Shock waves have travelled around the world at the treatment meted out to Marius the giraffe who was shot at Copenhagen zoo and whose carcass was publicly dissected and then fed to the lions. His crime – his genes were too common to be of use for breeding, a charge that could be levied against many of us, methinks. Soon afterwards, news emerged that another Danish giraffe, also called Marius – you can see what compounded the original Marius’ problems; not only were his genes too common so was his moniker – resident of Jyllands Park zoo was also up for the chop for the same reason. Seems the Danes are very picky!
If you think Marius’ fate was outrageous, consider the fate that befell an elephant called Topsy. The unfortunate pachyderm belonged to the Forepaugh Circus (great name) but had spent the last few years of her life at the turn of the twentieth century at Luna Park in New York’s Coney Island. Topsy had a bit of a temper on her – she had killed one of her keepers who had burned her trunk with a lit cigar (who wouldn’t react negatively to such treatment?) and had become aggressive to two other keepers who had struck her with a pitchfork. The zoo authorities decided that for such offences against humankind, she would have to go but how to achieve it?
The initial suggestion that she should be hung. Leaving aside the engineering feats that would have had to be performed to achieve the animal’s demise, this option was ruled out as being too cruel. The next suggestion was that she should be electrocuted.
At this point, Thomas Edison, the famous inventor, stepped forward. He had been waging a campaign against Westinghouse’s alternating current standard for distributing electricity – he had developed the direct current method as a standard – by demonstrating how unsafe and dangerous it was. Edison tried to illustrate his point by zapping a few dogs and cats, cattle and horses, but he was looking for a big stage event. Electrocuting an elephant was just too good an opportunity to miss.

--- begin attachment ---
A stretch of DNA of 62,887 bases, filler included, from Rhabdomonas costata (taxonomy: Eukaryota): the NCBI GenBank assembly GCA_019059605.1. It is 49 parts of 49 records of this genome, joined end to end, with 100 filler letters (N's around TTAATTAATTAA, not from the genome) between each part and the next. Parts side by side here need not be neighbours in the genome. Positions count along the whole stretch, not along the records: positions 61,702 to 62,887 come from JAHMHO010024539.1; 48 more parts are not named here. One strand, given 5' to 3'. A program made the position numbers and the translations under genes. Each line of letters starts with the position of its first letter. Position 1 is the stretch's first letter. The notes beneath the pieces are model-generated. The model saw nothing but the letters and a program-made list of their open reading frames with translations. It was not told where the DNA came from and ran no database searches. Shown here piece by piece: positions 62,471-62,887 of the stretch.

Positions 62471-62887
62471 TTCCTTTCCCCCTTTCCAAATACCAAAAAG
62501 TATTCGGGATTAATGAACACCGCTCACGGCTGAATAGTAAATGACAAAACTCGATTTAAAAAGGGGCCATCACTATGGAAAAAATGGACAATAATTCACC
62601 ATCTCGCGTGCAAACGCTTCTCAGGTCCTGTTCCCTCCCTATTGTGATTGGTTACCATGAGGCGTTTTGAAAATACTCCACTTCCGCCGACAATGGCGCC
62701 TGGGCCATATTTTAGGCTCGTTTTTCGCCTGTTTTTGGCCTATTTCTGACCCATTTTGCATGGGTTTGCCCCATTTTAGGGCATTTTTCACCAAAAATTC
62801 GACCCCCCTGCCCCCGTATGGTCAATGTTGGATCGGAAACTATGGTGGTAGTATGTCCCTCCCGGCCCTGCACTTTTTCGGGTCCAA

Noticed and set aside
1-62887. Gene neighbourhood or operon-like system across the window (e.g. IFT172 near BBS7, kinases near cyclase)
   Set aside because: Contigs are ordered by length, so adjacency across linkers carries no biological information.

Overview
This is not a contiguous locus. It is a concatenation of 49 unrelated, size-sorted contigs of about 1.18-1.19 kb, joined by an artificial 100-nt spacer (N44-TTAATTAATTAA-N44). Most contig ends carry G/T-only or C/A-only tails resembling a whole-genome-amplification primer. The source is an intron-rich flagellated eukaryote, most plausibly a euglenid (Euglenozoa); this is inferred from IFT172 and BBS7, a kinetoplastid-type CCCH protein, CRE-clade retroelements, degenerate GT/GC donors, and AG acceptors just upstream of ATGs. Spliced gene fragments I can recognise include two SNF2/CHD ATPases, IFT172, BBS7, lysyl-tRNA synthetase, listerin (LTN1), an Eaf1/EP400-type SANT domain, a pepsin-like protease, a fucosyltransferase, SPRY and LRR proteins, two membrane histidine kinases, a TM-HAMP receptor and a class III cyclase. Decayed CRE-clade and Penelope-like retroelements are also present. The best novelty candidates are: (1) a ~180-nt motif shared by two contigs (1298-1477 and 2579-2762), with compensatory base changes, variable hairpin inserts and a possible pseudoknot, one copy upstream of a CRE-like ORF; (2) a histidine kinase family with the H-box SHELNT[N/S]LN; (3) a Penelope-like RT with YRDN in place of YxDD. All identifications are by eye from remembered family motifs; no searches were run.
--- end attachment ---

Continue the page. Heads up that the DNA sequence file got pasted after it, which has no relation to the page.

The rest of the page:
So on January 4th 1903, in front of a crowd of 1,500 bystanders, Topsy was fed carrots laced with 460 grams of potassium cyanide before having a current of 6,600 volt AC sourced electricity passed through her body. The animal was seen to topple to the ground and to move for a few seconds, smoke billowing from her feet, before she met her maker. The whole gruesome event was filmed – you can find it on YouTube if you are so minded – and the result, Electrocuting an Elephant, was seen by audiences throughout the States.
Despite a trail of dead animals Edison’s campaign failed and AC, having demonstrated its superiority in less lethal ways, became the standard for electrical currents.
Truly, man’s inhumanity to animals knows no bounds.